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The Sense of Wonder and Poetry

'Twosdays' is the hashtag that I use on social media on Tuesdays, when I share not just one, but two books that I may have paired for various reasons.

Today’s pair both complement one another beautifully and are both books that encourage a sense of wonder.

I started our library sessions for younger elementary this year, with DANIEL FINDS A POEM by Micha Archer.

The idea was to nudge my younger elementary children to see ‘poetry’ all around them.

When asked ‘what is poetry?’, most children responded that it is a story that rhymes.

A few expressed that it is a piece of writing that makes you feel…as the reader or that expresses feeling… as the writer/poet.

This book is a wonderful introduction to poetic language, though a bit abstract to begin with…I requested the children to stay with me as I read this seemingly disconnected storyline and was rewarded by round mouthed ‘oohs’ and the sweetest, most sublime smiles as they saw it all come together in a ‘poem’ in the end. Something that made them feel ‘very happy’ they said.

Following the read-aloud, I led them through a little exercise. As we closed our eyes, I guided them to trace their journeys to and from school, in their minds…and to think about all that they experienced through their senses.

Children need a little encouragement to keep their eyes shut and to guide their minds through my prompts.

There was a beautiful sharing about all that they thought was ‘poetry’ to them.

Fluffy clouds, the sun shining on their face, the sky playing peek-a-boo through the leaves, the shining glass facade of the World Trade Centre, the names of the cars on the road, the ever changing traffic lights, droplets of rain on the windscreen, the rustling of the trees, the bird song, …and many more.

Their enjoyment of this exercise, was the perfect springboard as we dove into WONDER WALKERS also by Micha Archer, the next week.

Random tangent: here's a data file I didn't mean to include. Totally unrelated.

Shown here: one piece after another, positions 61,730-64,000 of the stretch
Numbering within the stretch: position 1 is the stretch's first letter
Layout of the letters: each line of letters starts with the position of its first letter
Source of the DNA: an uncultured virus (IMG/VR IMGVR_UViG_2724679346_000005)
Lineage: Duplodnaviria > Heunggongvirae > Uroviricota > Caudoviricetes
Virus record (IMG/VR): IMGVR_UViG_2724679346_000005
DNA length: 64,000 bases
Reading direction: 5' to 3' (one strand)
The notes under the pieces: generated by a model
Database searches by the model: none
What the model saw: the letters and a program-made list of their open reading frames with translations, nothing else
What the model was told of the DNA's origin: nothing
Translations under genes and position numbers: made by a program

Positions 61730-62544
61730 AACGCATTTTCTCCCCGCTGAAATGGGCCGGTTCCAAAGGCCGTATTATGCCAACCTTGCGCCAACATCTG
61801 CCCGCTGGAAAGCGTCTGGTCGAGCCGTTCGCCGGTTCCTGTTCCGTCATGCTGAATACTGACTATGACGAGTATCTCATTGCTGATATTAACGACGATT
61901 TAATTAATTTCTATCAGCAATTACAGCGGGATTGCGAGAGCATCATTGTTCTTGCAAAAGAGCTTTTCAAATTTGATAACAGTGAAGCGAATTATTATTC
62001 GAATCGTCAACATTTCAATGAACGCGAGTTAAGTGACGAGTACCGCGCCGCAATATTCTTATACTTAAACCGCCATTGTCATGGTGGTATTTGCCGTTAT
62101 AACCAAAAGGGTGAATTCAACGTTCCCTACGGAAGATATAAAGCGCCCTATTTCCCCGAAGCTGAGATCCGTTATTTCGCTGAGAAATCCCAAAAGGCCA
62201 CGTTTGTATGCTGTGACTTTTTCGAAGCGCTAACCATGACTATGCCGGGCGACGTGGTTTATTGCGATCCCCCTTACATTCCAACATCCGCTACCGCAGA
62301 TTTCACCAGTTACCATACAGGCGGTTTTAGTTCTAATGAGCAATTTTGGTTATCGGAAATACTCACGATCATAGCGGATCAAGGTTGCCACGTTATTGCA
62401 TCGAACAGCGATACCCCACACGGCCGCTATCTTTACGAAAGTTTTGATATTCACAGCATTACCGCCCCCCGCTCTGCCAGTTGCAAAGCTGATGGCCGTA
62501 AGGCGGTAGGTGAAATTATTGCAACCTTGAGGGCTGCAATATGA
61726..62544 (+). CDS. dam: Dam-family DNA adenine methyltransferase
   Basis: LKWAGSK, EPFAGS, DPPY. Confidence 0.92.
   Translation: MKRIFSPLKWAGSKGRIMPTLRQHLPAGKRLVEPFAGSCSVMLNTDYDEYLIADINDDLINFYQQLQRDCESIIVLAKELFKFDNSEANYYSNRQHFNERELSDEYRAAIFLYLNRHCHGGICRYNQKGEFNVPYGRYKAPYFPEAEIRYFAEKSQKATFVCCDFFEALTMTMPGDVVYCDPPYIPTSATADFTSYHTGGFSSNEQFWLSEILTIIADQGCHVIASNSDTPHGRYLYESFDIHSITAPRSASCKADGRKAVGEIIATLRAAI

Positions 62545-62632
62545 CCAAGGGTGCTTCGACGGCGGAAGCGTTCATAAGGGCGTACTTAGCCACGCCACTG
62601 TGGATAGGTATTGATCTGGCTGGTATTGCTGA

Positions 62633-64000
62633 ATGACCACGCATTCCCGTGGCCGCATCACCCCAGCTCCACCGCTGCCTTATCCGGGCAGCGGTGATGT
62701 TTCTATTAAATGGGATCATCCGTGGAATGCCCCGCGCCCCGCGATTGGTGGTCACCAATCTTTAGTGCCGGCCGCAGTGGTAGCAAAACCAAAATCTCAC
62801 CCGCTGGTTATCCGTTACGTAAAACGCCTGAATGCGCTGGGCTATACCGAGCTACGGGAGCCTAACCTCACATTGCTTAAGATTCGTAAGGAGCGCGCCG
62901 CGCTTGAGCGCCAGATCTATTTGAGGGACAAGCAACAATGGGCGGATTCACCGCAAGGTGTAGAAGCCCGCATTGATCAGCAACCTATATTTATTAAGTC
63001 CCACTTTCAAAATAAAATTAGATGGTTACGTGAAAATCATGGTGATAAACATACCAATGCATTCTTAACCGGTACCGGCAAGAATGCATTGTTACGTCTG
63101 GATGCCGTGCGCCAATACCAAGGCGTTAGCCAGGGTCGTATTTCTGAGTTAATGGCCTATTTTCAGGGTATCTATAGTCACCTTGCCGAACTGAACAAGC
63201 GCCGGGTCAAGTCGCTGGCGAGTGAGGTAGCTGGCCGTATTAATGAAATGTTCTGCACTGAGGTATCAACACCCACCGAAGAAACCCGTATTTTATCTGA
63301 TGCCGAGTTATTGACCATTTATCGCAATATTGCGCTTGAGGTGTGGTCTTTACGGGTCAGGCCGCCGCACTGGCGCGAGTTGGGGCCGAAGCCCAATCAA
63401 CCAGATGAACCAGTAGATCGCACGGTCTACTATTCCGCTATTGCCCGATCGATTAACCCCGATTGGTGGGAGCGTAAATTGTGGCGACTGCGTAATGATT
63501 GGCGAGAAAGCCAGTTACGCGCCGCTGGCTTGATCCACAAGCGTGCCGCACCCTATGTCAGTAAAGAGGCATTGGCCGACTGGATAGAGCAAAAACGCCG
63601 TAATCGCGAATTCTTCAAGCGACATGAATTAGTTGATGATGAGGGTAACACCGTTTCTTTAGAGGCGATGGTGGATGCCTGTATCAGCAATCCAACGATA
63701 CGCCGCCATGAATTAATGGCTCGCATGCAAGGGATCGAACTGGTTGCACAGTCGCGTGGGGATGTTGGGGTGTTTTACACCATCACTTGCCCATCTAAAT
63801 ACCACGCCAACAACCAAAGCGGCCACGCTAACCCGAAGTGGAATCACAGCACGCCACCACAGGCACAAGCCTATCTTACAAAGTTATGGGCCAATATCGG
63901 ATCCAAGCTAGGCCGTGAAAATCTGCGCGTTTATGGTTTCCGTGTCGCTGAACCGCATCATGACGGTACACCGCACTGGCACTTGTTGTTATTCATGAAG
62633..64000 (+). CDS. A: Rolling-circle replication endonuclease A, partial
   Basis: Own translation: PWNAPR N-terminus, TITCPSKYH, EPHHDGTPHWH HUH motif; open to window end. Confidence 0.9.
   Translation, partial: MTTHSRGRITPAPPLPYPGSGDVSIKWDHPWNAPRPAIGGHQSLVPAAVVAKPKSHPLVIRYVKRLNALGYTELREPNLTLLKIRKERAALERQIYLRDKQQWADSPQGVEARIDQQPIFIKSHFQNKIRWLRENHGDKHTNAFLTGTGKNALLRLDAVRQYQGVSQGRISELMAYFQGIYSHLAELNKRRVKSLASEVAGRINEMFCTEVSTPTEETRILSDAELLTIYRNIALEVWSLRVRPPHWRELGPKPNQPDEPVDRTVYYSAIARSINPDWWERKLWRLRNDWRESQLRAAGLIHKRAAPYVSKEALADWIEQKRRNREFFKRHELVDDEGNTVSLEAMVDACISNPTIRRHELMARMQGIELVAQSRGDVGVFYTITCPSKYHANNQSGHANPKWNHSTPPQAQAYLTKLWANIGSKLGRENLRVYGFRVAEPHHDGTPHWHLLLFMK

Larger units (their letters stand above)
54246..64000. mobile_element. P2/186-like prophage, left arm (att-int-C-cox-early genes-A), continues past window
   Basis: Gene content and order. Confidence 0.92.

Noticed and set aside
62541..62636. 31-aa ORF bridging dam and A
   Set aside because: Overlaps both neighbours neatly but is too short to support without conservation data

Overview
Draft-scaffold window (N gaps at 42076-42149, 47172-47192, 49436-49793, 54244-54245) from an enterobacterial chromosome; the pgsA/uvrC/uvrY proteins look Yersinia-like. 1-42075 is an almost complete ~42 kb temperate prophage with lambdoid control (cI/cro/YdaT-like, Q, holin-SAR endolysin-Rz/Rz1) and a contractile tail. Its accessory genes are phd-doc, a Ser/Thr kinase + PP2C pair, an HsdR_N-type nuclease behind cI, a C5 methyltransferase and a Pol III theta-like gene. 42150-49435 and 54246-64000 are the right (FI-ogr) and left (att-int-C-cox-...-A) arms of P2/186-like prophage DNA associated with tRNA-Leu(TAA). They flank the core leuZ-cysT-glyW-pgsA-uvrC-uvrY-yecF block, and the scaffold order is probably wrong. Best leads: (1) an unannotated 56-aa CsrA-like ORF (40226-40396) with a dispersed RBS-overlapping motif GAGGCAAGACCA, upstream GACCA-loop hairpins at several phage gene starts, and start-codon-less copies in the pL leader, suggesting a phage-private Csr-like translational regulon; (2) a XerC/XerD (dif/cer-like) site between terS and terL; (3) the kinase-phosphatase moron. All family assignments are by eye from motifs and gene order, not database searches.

Filled with stunning collage illustrations and sparse text, yet powerful enough to guide the children on a profound journey of wondering. Rich in figurative language, it begins with a simple look between the two characters and the simple question, “Wonder walk?”

I love that the children do not have to go far to wonder about the world.

“Is the sun the world’s light bulb?”

“Are roots the plant’s toes?”

“Do caves have mouths?”

“Are rivers the earth’s veins?

And many more metaphors and analogies that are brought to life with the outstanding illustrations.

Wonder Walkers invites children to explore their world, wonder about it and play with language as they express all they wonder about through art and words.

Some things the children wondered about...

Are trees leaves their fingers?

I wonder if flowers and the grass are the worlds hair?

Are the flowers the world's makeup?

Are flowers the world's perfume?

Are rainbows the world's headband? Smile? Decoration? Vomit? (Yes, vomit!!! )

Is the eclipse the sunglasses of the world?

Are mountains the earths eyelashes? (I loved this one!!)

Does thunder come when God is angry?

And many, many more delightful 'wonders'.

Both books are a celebration of nature and urge children, even city children to pause, breathe and absorb all they see, hear and feel around them.

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